Halong Bay is now one of the 7 natural wonders of the world, and any trip to Vietnam would likely be incomplete without a visit.
The bay is comprised of just under 1000 islands, made of large limestone pillars that erupt from the ocean in great numbers. Because they are so steep, this area is mostly uninhabited by humans leaving it untouched and flourishing with wildlife.
As the bay is now a UNESCO world heritage site, it is well protected and visitation is regulated to a very specific path. This means there is no off the beaten track way of seeing it, resulting in the massive hoards of visitors you see at other big tourist sites (like our recent trip to Machu Picchu).
The best way of seeing the bay is to climb aboard a boat. Unfortunately all the boats follow a set itinerary, meaning you set sail with what feels like a hundred other boats, following one another through the same activities. Not our favorite way of seeing things, but there isn’t much choice in Halong Bay!
We climbed aboard the boat and met our 13 other sail mates (mostly couples or solo travelers). Our tour guide asked all the members on the boat to introduce themselves and say where we’re from. Despite everyone on the boat introducing themselves individually, the guide decided to introduce our group of 8 on his own, calling us the “Sandra Group” from Canada. Apparently we don’t have individual names, so we were now known as the Sandra Group for the remainder of the trip…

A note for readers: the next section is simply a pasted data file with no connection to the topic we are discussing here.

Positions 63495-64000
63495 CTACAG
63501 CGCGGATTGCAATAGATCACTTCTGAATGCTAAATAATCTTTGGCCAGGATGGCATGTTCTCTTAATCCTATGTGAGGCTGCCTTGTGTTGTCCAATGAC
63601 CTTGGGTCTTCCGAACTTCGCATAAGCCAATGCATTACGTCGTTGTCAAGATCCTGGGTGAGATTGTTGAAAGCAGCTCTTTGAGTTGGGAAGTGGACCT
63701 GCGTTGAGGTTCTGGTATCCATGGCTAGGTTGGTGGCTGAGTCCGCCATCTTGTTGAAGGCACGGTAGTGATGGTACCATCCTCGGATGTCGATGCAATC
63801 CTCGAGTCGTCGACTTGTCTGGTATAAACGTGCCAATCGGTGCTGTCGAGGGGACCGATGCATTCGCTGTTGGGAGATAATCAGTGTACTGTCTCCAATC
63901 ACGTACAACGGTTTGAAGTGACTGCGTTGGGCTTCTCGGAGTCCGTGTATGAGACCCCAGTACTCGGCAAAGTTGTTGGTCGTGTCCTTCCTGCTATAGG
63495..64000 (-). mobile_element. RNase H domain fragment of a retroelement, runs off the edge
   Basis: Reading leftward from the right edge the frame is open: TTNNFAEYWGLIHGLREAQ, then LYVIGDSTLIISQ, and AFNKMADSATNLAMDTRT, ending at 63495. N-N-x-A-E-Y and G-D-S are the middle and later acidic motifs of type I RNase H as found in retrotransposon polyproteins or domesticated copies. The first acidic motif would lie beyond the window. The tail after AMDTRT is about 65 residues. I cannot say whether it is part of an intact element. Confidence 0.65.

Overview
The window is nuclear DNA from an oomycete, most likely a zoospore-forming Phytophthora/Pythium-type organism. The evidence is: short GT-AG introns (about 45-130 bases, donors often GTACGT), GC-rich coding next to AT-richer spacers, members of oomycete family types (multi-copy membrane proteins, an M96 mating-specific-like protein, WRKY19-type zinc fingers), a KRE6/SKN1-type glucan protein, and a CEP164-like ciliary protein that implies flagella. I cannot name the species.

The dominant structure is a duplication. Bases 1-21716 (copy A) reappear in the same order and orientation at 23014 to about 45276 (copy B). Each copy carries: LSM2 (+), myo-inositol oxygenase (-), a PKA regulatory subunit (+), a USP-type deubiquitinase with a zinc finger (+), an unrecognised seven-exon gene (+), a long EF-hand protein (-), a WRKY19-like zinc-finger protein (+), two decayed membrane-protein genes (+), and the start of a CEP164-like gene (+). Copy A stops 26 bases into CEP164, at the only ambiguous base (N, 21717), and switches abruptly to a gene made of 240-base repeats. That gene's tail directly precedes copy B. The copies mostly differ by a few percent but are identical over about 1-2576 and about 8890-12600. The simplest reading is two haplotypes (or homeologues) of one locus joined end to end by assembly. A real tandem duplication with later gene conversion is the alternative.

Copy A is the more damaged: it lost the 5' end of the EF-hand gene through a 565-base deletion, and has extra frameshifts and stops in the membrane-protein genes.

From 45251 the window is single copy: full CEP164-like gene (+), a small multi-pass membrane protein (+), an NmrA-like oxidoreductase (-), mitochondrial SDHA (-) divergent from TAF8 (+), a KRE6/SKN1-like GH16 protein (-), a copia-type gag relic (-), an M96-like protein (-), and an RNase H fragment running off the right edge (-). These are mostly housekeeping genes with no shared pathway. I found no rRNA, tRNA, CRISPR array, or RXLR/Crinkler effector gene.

One of the nicest activities while on the boat was stopping to kayak around the limestone rocks. We kayaked in groups of two, maneuvering ourselves between the rock pillars and under several caves, eventually ending in a serene little lagoon where you could trick yourself you weren’t among 100s of other people. We embraced the calm, and then cruised back – racing each other along the way.
We spent our drinking the night away, playing cards, and reliving all our transgressions from the jar. We also took a go at squid fishing off the boat in the dark, but only managed to capture several jellyfish instead.
The accommodations were pretty good for what you’d expect from a boat. The rooms were tiny and almost completely occupied by the double-sized beds forced into them.
They felt especially small when we crammed all 8 of us into Scott & Carmen’s room for a secret late night drinking party – the result of us becoming the boat “troublemakers” when we brought our own alcohol and were rudely told we would have to pay a service charge for every drink we ingested, which we weren’t told until late into the night when we were several drinks in.
After a surprisingly comfy sleep aboard the boat, we awoke to a foggy and misty morning, giving the whole bay a kind of mystical feel:
We started the day off with a leisurely walk to a viewpoint overlooking the bay, which was a nice was to get an overview of the area.
The walk also took us through some massive caves found within the limestone rock.
After lunch, our tour of the bay was done. Though beautiful in scenery, the set tourist itinerary took away a little from the visit. If we visit again, we’d probably see one of the lesser known bays in the area, such as Lan Ha Bay to the south or Bai Tu Long Bay to the north. But you can’t go without seeing the beauty of Halong Bay at least once!